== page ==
Units in General GRE

Forum for the GRE subject test in mathematics.
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Units in General GRE

Post by yoyobarn » Sat Dec 03, 2011 10:13 am


May I know if the general GRE tests units?

I am familiar with SI units, but am totally new to units like yards, feet, etc, which I understand is used more often in the US.

So, do we have to memorize stuff like 1 mile= 1760 yards= 5280 feet ?

If so, what are the more common units in the GRE (general)?


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Re: Units in General GRE

Post by mhancock743 » Sat Dec 03, 2011 2:17 pm

I wouldn't worry about it too much, but I suppose it wouldn't hurt to know some of the more common ones if only for your own benefit, especially if you plan on living/studying here in the U.S. for a length of time.

From my experience I don't recall any problems where conversions were necessary, whether it was SI <-> Imperial, Imperial -> Imperial, or SI -> SI. This is not to say you won't see any yourself, however.

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Re: Units in General GRE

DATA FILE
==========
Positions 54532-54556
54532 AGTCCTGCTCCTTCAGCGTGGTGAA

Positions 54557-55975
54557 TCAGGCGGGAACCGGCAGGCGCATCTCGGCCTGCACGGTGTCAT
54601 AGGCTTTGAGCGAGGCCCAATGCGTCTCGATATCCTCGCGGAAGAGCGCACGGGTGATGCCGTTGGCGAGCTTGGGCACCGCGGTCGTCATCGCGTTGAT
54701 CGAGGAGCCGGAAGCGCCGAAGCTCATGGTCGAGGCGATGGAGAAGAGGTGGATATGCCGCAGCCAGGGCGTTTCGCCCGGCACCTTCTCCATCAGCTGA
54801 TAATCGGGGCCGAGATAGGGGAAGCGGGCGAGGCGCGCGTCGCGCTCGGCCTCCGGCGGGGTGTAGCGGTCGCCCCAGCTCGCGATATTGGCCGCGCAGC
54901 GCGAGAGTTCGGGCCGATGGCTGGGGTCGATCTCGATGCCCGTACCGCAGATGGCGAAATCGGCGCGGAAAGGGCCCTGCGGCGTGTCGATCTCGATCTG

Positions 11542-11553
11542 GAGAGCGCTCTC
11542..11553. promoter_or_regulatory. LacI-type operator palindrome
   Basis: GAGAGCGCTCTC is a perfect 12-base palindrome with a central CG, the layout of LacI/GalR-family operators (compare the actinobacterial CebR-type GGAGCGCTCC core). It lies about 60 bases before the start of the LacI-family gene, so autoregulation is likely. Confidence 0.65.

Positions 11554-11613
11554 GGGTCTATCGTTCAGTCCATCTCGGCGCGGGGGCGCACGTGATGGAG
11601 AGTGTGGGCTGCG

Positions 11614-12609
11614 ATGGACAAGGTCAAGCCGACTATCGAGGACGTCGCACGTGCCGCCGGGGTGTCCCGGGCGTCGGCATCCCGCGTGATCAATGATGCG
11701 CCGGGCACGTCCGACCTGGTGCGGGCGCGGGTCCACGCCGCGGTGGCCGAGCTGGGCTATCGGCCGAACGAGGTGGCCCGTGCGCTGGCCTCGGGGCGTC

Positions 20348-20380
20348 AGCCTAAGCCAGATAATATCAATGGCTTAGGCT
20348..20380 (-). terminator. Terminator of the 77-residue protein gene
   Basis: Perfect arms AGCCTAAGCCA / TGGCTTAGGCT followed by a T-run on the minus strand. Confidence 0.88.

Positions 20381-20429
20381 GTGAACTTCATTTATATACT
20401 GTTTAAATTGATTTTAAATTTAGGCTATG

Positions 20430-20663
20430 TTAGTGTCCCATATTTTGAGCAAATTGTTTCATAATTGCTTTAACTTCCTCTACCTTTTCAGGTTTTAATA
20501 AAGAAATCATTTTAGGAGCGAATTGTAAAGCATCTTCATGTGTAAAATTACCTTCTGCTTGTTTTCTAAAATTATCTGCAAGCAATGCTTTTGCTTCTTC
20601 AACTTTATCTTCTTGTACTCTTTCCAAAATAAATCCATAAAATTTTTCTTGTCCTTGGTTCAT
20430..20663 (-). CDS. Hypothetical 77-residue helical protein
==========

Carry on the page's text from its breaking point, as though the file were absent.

Post by exxx » Wed Dec 07, 2011 9:46 pm

Questions may involve units of measurement such as English units or metric units. If an answer to a question requires converting one unit of measurement to another, then the relationship between the units is provided, unless the relationship is a
common one, such as minutes to hours, or centimeters to

I didn't see any questions on unit conversions on my test at all.

I think "12 inches = 1 foot" could maybe be considered one of the "common" ones. I don't think any other imperial unit conversion would be considered common. Maybe "16 ounces = 1 pound", but I doubt it.

As far as real-life here in the states goes, these are the conversions in order of importance:

Top five:
12 in = 1 ft
5280 ft = 1 mi
16 oz = 1 pound
8 fl. oz = 1 cup
3 ft = 1 yrd (only for American Football fans :P)

0 deg C = 32 deg F (freezing point of water)
100 deg C = 212 deg F (boiling point of water)
F<-->C is linear.
So from these two points anyone on a site called Mathematics GRE should be able to come up with the formula for C to F in a couple seconds in their head: F=(9/5)C+32.
I personally choose to remember that the slope of the transformation is 9/5, and the freezing point (y-intercept) is 32. I think it's easier to remember the number 9/5 than the number 212, but only because I grew up with it. Nowadays it's easy to remember 212, though, because it's the area code for Manhattan. So, you just have to remember that "water boils in Hell's Kitchen" --and know the area code for Manhattan like I do, lol :P.

Less common measurements:
2000 pounds = 1 ton
4 cups = 1 quart
4 quarts = 1 gallon
(For "quart" think "quatre=four", as in: "a quart is four times a cup and a quarter of a gallon"--gallon and cup being the two most common volume measurements in America)
2 cups = 1 pint
(For pint, think "p as in pound", as in one pound of water, a pound of water is 16 fl. oz, and 16 fl. oz is 2 cups. So a pint is two cups.)

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